ISLAMABAD: It is a victory for 170 million consumers. A Senate panel on Wednesday unanimously passed an anti-trust bill with some amendments in the draft.
The Competition Commission of Pakistan Bill 2010 will now again go back to the National Assembly for its final approval. Before the 18th amendment, a bill approved by the lower house but amended by the upper house of the Parliament used to be tabled in a mediation committee. But this procedure has now changed. “The message is that the parliament is absolutely responsible.
It was the most difficult bill I have ever dealt with and finally its victory of 170 million consumers”, said Senator Ahmad Ali, Chairman Senate Standing Committee on Finance and Revenue. Senator Ishaq Dar turned out to be a trouble shooter, who played a pivotal role in neutralising Senator Haroon Akhtar, whose business interests lie in sugar.
The approval of the antitrust Bill will bring an end to months of bickering between the cartels and the Competition Commission, as the former wanted to weaken the law and the latter was hell-bent on protecting it, presently enforced in the form of a Presidential Ordinance. The Competition Commission, with the support of the Chairman Committee, managed to convince the legislators that giving an aggrieved person a right to appeal in front of high courts meant delaying the legal process for decades.
The committee finally agreed upon amending another relevant clause. It has recommended the seting up of a three-member Competition Appellate Tribunal, headed by a retired Supreme Court judge or a retired chief justice of a high court. Further amending the clause, the committee has proposed that if the aggrieved person is dissatisfied with the Appellate Tribunal judgment he can appeal in the Supreme Court. The committee has made it mandatory for the Appellate Tribunal to give its judgment within six months.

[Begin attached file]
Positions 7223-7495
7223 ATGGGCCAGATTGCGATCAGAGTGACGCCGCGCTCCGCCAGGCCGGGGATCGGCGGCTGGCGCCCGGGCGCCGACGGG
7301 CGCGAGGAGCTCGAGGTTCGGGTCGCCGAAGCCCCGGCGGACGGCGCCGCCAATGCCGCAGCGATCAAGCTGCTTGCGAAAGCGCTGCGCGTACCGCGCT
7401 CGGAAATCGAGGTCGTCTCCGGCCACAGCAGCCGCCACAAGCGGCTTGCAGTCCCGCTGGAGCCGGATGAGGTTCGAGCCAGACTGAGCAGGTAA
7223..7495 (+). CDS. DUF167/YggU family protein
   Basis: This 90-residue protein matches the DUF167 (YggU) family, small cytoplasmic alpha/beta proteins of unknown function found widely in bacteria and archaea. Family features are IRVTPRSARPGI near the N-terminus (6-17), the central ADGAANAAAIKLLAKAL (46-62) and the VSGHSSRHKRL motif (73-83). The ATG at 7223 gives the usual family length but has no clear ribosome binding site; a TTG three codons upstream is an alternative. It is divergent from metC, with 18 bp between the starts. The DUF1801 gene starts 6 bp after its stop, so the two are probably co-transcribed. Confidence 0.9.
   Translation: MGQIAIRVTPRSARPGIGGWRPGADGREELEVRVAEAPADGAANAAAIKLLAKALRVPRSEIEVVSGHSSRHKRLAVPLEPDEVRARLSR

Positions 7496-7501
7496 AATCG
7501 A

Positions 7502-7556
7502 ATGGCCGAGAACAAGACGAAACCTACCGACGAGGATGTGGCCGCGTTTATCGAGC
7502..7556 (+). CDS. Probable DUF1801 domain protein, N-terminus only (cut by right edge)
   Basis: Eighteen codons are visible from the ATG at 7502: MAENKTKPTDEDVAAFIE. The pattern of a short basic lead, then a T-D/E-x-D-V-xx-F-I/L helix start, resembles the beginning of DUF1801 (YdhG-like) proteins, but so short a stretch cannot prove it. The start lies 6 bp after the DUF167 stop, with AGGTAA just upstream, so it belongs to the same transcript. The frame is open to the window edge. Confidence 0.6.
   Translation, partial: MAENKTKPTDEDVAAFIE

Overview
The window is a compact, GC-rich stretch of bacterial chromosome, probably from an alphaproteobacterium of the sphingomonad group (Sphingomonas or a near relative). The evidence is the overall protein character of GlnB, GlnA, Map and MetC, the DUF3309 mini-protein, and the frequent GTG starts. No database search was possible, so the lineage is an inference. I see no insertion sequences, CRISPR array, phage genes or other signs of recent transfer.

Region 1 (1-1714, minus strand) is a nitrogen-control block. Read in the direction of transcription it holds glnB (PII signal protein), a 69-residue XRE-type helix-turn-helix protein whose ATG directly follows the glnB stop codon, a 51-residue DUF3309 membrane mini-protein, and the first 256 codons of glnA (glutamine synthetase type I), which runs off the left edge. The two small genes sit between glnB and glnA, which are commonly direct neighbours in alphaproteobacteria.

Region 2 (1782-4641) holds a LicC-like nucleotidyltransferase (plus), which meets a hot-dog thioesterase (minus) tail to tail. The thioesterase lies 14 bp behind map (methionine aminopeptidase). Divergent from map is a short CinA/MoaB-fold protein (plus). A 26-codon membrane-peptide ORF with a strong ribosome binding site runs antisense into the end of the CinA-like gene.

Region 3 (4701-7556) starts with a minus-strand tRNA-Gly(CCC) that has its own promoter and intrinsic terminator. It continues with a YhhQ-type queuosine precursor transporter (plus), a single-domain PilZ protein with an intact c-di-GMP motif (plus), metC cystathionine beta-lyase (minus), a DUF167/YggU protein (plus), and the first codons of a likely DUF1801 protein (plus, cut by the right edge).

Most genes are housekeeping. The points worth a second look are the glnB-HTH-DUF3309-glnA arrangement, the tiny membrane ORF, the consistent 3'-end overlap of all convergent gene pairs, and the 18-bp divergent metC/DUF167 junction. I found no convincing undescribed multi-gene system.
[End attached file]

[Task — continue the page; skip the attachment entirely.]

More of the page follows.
The NA had earlier approved that instead of the Supreme Court, an aggrieved person could appeal in the high courts. However, it was the most difficult task for the Chairman CCP, Khalid Mirza to convince Senator Haroon Akhtar, Senator Talha Mahmood and Senator Safdar Abbasi on reversing the NA decision. “Cartels want that process of judicious justice be delayed”, said Senator Ahmad Ali of the MQM. The Commission also had to fight hard to retain powers of imposing heavy penalties, searching the premises of offending entities and the right to speak publicly.
Senator Haroon Akhtar, who probably had the toughest day in his political career, failed to convince the Commission and some of his colleagues that the Commission should not talk to the media and should take permission from a judicial body before searching a premises. “I will do advocacy. It is my job”, Khalid Mirza said. “Other regulators do not need advocacy then why the CCP”, argued Senator Haroon “There is no need to go to the press” However, the committee amended the clauses pertaining to the search of premises.
Now the commission must have reasonable grounds to search a premises and give these reasons in writing to the accused persons. The Commission also had to fight to retain the power of imposing heavy penalties once the person is convicted for making a cartel or has abused his dominant position in the market. However, the committee amended the relevant clause in order to convince Senator Haroon Akhtar. Under the new amendment, the Commission can impose a fine up to Rs 75 million or 10 per cent of annual turn over, which ever is the highest.
Earlier the Commission had the powers to impose penalties up to Rs 50 million or 15 per cent of annual turn over of a company. Senator Haroon Akhtar also wanted to slash fines on non implementation of the CCP orders. “When a person is proven guilty then why do you want to give him relief?”, queried Senator Ahmad Ali in his comments. The committee also deleted a clause which authorises the federal government to amend penalties approved by the parliament.
It also took away the penalties amount from the CCP and proposed that “funds should go to the federal divisible pool”.
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